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History of OT in Mental Health

The history of Occupational Therapy(OT) had it's origin in the 1700's during Europe's "Age of Enlightenment". At this time, radical new ideas were emerging for the infirm and mentally ill. Normally, they were excluded from work activities and were treated like criminals and locked in prisons. During this new era concern was given to their mental well being. This dramatic change can be attributed to two very different men, Phillipe Pinel, a French physician, scholar and natural philosopher and William Tuke, an English Quaker.

Phillipe Pinel was of the belief that morally treating the mentally ill meant treating their emotions. The doctrine of Moral Treatment utilized occupation; man's goal directed use of time, interests, energy , and attention; in combination with purposeful daily activity for treatment. Music and various forms of literature, physical exercise and work were used as a method to release the mind from emotional stress and thereby improve the individual's activities of daily living.

William Tuke and his family were also redefining the direction of mental health care. Because Tuke was appalled at the inhumane treatment and the deplorable conditions which existed in the public insane asylums, he developed several principles for the moral treatment of this population. The main approach use was that of the moral concepts of kindness and consideration. He also encompassed the concept of religion which created an atmosphere of family life. Occupations and purposeful activities were prescribed in order to minimize the patient's disorder.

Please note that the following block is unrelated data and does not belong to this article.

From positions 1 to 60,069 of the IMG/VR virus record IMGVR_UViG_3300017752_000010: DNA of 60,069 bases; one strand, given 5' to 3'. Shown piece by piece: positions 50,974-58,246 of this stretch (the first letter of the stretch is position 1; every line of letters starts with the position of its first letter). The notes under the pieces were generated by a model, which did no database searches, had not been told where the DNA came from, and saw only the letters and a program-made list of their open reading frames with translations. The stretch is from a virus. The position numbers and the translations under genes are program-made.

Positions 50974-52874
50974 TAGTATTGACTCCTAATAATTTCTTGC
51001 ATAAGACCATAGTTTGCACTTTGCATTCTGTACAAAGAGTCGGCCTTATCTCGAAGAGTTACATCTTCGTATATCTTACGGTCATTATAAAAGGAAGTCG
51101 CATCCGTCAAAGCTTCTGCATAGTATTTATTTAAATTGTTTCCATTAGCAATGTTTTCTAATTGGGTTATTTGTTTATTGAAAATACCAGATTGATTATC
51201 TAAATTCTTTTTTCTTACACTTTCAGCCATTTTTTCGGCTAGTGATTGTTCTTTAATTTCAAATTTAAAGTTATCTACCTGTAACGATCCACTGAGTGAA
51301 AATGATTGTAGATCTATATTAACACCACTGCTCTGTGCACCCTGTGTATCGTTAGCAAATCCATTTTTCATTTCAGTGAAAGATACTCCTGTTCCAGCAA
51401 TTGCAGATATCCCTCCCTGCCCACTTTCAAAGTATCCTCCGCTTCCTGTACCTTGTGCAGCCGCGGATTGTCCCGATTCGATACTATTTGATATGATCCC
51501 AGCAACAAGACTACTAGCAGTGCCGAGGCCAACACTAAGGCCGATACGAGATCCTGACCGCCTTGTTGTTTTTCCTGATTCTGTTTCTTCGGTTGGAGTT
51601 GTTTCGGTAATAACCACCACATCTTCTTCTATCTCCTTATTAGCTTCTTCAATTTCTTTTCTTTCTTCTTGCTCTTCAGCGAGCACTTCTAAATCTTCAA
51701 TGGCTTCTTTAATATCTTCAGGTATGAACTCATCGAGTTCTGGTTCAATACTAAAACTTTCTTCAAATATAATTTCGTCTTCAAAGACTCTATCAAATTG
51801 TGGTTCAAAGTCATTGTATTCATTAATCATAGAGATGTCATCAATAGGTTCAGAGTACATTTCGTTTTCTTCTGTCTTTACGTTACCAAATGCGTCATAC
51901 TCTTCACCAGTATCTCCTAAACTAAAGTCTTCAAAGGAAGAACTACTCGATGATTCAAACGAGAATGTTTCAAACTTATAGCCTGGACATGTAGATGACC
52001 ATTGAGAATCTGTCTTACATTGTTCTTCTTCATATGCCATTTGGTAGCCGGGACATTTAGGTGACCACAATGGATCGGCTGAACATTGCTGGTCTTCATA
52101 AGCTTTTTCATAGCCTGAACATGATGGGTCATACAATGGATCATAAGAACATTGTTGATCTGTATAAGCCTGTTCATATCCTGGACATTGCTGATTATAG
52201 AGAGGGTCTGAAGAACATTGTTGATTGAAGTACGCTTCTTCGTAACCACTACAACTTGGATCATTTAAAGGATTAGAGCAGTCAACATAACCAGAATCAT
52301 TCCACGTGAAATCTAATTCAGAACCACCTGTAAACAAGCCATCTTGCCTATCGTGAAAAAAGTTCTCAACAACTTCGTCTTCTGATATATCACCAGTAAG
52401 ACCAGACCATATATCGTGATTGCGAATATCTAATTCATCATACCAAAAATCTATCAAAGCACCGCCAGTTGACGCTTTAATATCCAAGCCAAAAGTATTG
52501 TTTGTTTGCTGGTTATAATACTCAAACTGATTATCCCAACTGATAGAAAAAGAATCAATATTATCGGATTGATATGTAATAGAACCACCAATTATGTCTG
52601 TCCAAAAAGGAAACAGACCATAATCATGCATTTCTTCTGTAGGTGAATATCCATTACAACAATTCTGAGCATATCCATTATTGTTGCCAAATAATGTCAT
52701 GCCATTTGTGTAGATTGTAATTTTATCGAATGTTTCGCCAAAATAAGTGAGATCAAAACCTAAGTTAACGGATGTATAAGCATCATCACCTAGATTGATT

The progression of moral treatment continued into the 1900's as Sir William Ellis and his wife came to be in charge of England's county asylums. This community became a family atmosphere and the men and women both were encouraged to enhance their previous trades or establish new ones in order to support purposeful activity. Sir and Lady Ellis were able to prove that the mentally ill were not dangerous with tools, and were far less dangerous than other unoccupied individuals. The Ellis' were also responsible for developing the idea of an "after care" house, very similar to the halfway houses of today. These places functioned as stepping-stones from total care to limited assistance living care.

The Progressive Era of the twentieth century in the United States initially was not progressive at all for the mental health field. The moral treatment philosophy had waned during the civil war and nearly disappeared with no one to carry on the philosophy. A lack of concern and lack of moral treatment was ushered in with the use of sterilization of the "mental defectives", the insitutionalized insane. Fortunately, in the early 1900's, Susan Tracy, a nurse, employed occupation for mentally ill patients. She also initiated activity instruction to student nurses and coined the term "Occupational Nurse" for this specialty.

Other professionals involved in the rebirth of OT include Eleanor Slagle, a partially trained social worker; George Edward Barton, a disabled architect; Adolph Meyer, a psychiatrist; and William Dunton, a psychiatrist. These professionals, along with Susan Tracy, formed the backbone of modern occupational therapy and ensured acceptance as a medical entity with the establishment of the National Society for the Promotion of Occupational Therapy leading to the present day American Occupational Therapy Association.

Occupational therapy has continued to develop from a deeply-rooted belief in the critical importance of "doing"; of active enjoyment in purposeful activity as a catalyst in the development of self, fulfillment in social membership, social efficacy and self-actualization.

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